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Directing Reality

Directing Reality

Issue 90 March 2012

Oscar-winner, Sharmeen Obaid-Chinoy, is the first Pakistani to win the prestigious award. Here, she speaks to Ali Khimji about her films, her career, and the future of the Pakistani film industry.


 “I was in my office with my crew and husband, and we were huddled around my computer when the nominations were announced,” says Sharmeen Obaid-Chinoy. “When we saw Saving Face on the Academy website, we erupted in screams and shouts of joy and celebrated together, after which I called up Daniel Junge, my co-director, to tell him the good news.” This was the moment when Sharmeen first found out that she had been nominated for an Oscar for her short documentary Saving Face.

Being nominated for an Oscar is an achievement within itself, but Sharmeen has the additional accolade of being the first Pakistani to be recognised by the Academy, something which she says “is the stuff that dreams are made of.” Her documentary follows a British-Pakistani plastic surgeon, Dr Mohammad Jawad, as he travels around Pakistan treating victims of acid violence. Official figures state that there are a hundred cases of acid attacks in Pakistan each year, but there are many more that go unreported in remote areas of the country. The idea for the documentary came from Sharmeen’s co-director, Daniel Junge, and as soon as he had suggested it, she knew that she had to be on board straightaway. “Acid violence is a particularly devastating manifestation of gender bias in Pakistan,” she says. “We need to introduce the issue into public discourse so that we can work as a community to eradicate it.”

Making a film about a social problem such as this does not go without hindrance, as Sharmeen found. Acid violence predominantly occurs in the Seraiki belt in the Punjab region, where a lot of cotton is grown and acid can be acquired with ease as it is used out in the fields, so it made sense to set the film there. The area has some of the lowest levels of education and highest instances of poverty in the country, so the crew had difficulty connecting with local communities and reaching out to many of the survivors. But with time, they were able to establish contact and the process gained momentum.

Sharmeen started work in the field of print journalism at the age of 14. She was pursuing her undergraduate degree at Smith College in America when the tragic events of 9/11 happened, and this completely changed her focus. “I quickly realised that there was a need for local journalists from the Central Asian region, as they had a comprehensive grasp of the cultural and political context,” she says. She was also enticed by the medium of film, because “it provided a more visceral account of the realities on the ground and would allow for more audience engagement.” Since her first day working on a film set, she hasn’t looked back.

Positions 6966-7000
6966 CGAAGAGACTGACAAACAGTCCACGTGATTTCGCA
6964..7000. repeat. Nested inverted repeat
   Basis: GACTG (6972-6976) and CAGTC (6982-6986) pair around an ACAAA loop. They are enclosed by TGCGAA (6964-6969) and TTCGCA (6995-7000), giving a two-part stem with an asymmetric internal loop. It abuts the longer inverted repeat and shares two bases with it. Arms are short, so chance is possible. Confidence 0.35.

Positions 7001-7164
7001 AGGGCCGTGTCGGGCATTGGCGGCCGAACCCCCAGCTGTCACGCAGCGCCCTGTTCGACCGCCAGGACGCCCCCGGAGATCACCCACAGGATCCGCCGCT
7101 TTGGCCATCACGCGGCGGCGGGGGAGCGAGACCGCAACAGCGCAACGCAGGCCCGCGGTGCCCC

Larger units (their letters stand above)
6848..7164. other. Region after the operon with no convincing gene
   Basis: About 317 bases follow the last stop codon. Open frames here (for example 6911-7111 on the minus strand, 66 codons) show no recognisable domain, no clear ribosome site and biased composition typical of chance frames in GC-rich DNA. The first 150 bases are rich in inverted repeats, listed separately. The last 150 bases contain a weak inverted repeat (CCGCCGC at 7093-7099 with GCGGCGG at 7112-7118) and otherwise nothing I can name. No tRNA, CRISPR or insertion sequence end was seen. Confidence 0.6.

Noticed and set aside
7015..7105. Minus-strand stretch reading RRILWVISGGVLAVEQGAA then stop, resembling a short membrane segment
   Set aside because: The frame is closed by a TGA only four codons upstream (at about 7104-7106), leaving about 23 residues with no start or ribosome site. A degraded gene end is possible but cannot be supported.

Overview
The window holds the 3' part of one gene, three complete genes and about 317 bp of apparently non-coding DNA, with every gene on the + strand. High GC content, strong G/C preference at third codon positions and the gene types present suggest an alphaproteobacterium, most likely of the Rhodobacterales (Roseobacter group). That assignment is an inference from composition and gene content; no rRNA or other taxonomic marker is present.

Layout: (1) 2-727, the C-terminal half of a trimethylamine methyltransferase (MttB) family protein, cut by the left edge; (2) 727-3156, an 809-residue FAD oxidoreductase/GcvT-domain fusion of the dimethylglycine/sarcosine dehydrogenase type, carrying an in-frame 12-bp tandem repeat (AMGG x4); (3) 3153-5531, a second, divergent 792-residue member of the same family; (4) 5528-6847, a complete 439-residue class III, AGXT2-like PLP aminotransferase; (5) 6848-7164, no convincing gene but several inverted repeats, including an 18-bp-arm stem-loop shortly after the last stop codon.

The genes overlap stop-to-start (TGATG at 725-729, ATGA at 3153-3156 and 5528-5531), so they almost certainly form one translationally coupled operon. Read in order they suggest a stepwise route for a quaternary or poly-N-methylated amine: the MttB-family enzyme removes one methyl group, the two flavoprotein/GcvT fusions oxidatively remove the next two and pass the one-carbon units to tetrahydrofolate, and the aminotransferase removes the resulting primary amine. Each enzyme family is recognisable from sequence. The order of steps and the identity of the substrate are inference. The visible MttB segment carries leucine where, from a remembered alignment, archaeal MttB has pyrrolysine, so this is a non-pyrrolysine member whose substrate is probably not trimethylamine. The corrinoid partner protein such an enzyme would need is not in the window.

Her films have centred on topics relevant to the Muslim world. Like many other filmmakers, her inspiration varies from project to project. It can be something as small as a short conversation with an acquaintance, or it could be an article that she has recently read in the paper. The ideas can come to her within minutes, or she and her team may devote several hours to source a new angle on a story that hasn’t been told yet. But Sharmeen acknowledges that her background has a major influence on the films she does: “Naturally, I am drawn to stories about children, women and other marginalised communities, as well as issues around education and how communities deal with conflict.”

And given that the Pakistani film and documentary industry is still in its early stages relative to other countries, as well as the general film industry being male-dominated, it would be safe to assume that Sharmeen may face challenges because of her gender. However, she is certain that this has never hindered her, and “has been an asset at times,” because it allows her access to women in communities that follow strict gender segregation.

In 2010, Sharmeen won an Emmy Award for her documentary Pakistan: Children of the Taliban. In it, she investigated how the war on terror was creating a generation of radicalised children in her homeland. Sharmeen knows the benefit of exploring communities on the grassroots level, so she visited many villages and refugee camps on her travels around the country. Her poignant ability to capture human stories is best illustrated in one instance when she meets two teenage boys who are best friends. Their madrassah was hit by the Pakistani army and American missiles. One of the boys wants to join the Taliban in retaliation of the attack in which his cousin died, whereas the other blames Al-Qaeda and wants to join the Pakistani army to rid the country of its influence.

Sharmeen’s success on the international stage should give young Pakistani filmmakers hope for the future. With the burgeoning Bollywood scene only next door to the country, she realises that it’s been hard for Pakistan to develop its own identity in the television and film industry. But Sharmeen is also quick to point out that filmmaking is one vocation which you don’t have to have studied beforehand, because much of the training happens on set, as she experienced herself. “I taught a filmmaking course at a college in Karachi last year, and it was inspiring to see so many young women going the extra mile to get their story and being as hands on as their male counterparts,” she says. “To be successful in film, you need to be committed to a career of hard work, dedication and perseverance; something that all Pakistani women have within them.” However, what she doesn’t mention is that Pakistani women are incredibly fortunate to have a prime example for them to follow in Sharmeen.


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